Not much news in terms of new libraries nowadays, so just giving a little update on my own projects.
Just wrapped up a new library called PyGeoj that makes it a breeze to read and write geojson as files. By treating geojson as an actual fileformat instead of just as a set of formatting rules, the aim of PyGeoj is to make it just as easy to deal with .geojson files as with .shp files — sort of like the PyShp for Geojson data.
Earlier this summer, I started work on but not yet completed a pure-Python geometry manipulation library called Shapy. Don’t have much time to focus on it at current, so the more people test it out, give feedback, or would consider contributing to it, the better! Leave a reply or email me for more info.
I’ve been wanting to do some changes to the website for a while, and finally got the time.
The changes aren’t drastic, but the front page is now a brief welcome screen explaining what the website is about, instead of the blog post section which might have been confusing for first-time visitors, The blog posts have instead been moved to a “Latest News” page and can now be seen in the right-hand widget area.
The other big change is the category overview page accessible from the top menu. It provides a visual overview of all the categories and links to them, and with each category page now being linked to a thematic graphic.
In terms of the package listings I think it’s gotten to the point that there aren’t many more packages to add. Besides some slight changes and rewordings in the now renamed Web Services category, I have also added an open-source variety of the ESRI spatial index to the Indexing category.
And more recently, today, I finished writing a pure-Python package for QuadTree spatial indexing, as an alternative to PyRtree, which I have added to the Indexing category. Click here to read more about or try it out.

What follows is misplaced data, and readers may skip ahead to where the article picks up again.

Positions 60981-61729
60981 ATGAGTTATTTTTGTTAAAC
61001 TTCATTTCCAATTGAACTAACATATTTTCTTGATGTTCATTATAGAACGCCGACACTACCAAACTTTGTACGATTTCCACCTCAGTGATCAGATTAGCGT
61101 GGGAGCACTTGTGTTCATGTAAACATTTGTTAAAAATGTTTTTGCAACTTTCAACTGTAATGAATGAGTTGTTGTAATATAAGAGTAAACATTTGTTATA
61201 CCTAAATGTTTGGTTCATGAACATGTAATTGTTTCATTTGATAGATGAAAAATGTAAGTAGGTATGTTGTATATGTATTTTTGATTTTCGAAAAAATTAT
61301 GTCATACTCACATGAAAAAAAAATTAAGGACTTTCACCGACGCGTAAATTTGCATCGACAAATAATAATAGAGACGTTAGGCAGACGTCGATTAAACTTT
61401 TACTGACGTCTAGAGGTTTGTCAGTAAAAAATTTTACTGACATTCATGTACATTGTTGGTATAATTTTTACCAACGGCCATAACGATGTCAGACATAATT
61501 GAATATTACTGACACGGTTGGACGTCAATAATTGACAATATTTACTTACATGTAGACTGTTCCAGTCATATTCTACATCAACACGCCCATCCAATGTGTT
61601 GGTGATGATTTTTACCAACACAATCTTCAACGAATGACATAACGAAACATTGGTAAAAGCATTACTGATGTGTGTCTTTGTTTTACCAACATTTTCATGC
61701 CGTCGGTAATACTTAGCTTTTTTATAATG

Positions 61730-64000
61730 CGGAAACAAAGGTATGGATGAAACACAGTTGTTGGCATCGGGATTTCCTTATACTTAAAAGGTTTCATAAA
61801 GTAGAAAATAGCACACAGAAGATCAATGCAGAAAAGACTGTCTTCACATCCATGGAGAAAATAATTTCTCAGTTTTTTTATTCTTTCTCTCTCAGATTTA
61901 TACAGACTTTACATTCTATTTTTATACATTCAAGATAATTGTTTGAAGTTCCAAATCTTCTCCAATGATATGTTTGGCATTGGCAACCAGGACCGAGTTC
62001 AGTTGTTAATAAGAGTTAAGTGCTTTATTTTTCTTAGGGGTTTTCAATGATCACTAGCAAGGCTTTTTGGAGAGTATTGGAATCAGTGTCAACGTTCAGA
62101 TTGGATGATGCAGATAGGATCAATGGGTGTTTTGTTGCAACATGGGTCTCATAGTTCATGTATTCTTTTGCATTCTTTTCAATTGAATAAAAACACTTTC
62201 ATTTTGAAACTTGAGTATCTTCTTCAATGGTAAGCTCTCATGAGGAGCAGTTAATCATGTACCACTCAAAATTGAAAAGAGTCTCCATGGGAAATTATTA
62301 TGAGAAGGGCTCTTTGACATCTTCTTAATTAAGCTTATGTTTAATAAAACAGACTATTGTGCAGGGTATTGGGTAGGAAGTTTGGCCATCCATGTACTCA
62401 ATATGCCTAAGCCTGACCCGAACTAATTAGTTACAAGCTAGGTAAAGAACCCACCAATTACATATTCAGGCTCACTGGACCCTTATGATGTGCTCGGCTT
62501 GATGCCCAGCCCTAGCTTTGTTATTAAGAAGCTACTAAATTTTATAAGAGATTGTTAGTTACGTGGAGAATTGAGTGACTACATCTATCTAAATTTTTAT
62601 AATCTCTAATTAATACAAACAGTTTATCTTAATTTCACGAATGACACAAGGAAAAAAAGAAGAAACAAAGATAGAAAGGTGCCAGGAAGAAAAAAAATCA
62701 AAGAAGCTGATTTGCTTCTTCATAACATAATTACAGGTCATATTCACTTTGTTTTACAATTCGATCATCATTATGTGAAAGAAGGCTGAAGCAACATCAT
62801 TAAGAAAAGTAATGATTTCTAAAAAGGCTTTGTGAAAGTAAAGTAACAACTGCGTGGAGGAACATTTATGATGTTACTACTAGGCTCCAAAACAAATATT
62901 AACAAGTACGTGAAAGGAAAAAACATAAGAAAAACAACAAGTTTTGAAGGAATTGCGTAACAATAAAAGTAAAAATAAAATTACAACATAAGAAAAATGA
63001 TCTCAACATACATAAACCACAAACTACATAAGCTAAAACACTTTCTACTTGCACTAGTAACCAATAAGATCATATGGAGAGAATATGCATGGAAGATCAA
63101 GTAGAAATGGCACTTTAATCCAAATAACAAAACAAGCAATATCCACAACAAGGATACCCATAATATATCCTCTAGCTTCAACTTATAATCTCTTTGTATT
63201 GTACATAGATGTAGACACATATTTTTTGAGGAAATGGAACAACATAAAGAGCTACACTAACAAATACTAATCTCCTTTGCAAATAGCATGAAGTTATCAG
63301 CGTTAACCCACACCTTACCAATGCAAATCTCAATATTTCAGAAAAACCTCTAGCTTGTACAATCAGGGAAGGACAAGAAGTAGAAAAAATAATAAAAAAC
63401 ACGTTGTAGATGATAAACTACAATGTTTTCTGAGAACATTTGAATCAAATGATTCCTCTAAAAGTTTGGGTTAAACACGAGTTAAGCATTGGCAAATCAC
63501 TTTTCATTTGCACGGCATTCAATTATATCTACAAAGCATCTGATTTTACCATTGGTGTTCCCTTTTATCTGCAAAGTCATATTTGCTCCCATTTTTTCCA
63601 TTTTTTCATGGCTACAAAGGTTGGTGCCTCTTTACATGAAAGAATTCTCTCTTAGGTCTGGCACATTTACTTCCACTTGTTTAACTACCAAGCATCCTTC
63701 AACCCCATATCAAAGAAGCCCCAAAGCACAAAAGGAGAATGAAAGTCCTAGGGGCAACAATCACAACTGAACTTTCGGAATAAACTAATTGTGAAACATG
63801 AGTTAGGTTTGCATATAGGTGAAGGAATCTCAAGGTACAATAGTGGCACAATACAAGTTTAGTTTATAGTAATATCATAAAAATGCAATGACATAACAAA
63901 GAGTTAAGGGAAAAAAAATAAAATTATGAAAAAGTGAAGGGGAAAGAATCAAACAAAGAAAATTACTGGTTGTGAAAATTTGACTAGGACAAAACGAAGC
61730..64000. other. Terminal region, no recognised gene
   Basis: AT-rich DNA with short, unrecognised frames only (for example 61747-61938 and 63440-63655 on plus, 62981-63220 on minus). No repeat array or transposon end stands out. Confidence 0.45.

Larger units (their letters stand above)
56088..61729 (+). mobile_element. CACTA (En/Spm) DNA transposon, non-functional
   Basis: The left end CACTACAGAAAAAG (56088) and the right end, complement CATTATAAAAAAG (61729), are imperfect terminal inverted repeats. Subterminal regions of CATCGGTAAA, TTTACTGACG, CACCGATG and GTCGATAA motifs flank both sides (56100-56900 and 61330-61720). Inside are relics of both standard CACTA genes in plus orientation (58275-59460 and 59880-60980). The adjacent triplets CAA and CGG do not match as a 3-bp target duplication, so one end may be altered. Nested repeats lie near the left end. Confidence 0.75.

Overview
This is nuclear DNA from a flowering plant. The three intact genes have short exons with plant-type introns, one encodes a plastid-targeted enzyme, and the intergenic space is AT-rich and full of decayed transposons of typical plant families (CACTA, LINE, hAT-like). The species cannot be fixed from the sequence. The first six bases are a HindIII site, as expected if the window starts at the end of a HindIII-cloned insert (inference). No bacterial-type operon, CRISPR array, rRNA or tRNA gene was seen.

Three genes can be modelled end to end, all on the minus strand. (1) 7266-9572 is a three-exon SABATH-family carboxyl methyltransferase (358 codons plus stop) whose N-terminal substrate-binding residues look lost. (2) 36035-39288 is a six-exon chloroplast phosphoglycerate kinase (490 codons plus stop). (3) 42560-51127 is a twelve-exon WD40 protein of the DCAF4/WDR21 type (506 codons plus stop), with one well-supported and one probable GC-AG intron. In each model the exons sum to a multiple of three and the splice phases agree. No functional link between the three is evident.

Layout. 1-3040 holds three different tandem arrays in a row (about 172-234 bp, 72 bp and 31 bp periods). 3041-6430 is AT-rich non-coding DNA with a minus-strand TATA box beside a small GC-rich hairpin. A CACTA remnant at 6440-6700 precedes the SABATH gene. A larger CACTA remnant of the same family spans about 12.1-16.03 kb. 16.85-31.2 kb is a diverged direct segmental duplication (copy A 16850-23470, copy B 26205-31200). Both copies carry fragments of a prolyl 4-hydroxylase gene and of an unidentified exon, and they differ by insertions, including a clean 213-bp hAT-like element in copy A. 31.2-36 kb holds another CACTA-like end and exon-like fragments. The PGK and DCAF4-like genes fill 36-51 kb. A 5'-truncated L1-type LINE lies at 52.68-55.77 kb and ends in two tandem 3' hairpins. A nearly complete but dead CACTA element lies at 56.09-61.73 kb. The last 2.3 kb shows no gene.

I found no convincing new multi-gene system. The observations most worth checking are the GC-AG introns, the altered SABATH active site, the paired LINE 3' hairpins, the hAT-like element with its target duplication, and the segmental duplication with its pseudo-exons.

The number and variety in packages listed on this website, as well as the number of visitors, is growing. Thanks to the helpful suggestions and contributions of visitors and package-authors Python GIS Resources is once again updated with several new additions. The following categories have been updated:
- Web Mapping (PyWPS, OWSLib, PyCSW,GeoNode)
- Read/Write (PyShapefile, different from previous one)
- Conversion (Stetl, FastKML, GpxData)
- Indexing (QuadTree, Python-Geohash)
- Spatial Analysis (GeoCoon)
- Visualizing (Kartograph, Heatmap)
- Projections (GeographicLib, UTM)
As well as an entirely new category:
- GeoDatabases (GeoAlchemy, PPyGIS, Python-dbgis, PySpatialite)
I can also mention that I have released version 0.2.0 of my GeoVis visualizing library, which now also supports several map classification algorithms, zooming, text rendering, and point symbolizer icons.
So thanks to all and keep the suggestions coming 🙂
I’ve just added two new categories of Python tools. One is Web GIS, with the following packages: GeoDjango, Mapfish, Papyrus, and Follium. And the other is Conversion, with the following tools: Pygeoif, and Python-Geojson.
I just recently discovered and added to the site some geospatial Python packages that I had never heard of before. Though I have not tested them, and not sure how widely used they are, I thought I would mention that I have added them to their respective categories in case anyone would be interested to learn more about them:
I have always wanted a quick and simple way to view what the outcome of my geoprocessing looked like without having to open a Desktop GIS everytime, and the only alternatives have traditionally been to install Matplotlib and a bunch of other heavy dependencies, spend hours trying to learn them, only to complicate my script with lengthy and confusing syntax that I still don’t quite get (what does it even mean to “add data to an axis”?). All I wanted to do was to view my shapefile.
So as a new addition to our list of resources, I decided to write and just finished and released a new geo-library that does exactly this, the Python Geographic Visualizer (GeoVis). It is lightweight, has no dependencies, and lets you view or save an image of your shapefile with just a single line of code. It is also possible to build a map from scratch and play around with colors and symbols. Read more or try it for yourself by clicking here and you can easily create maps like the one above (though that map was cropped to better fit the post).
There are many extensions for doing spatial analysis in Python, but it is not always easy to find, install, or understand how to use the tool you need. The Python GIS Resources website is here to guide you through the wilderness and help you get the most out of open-source geospatial programming in Python.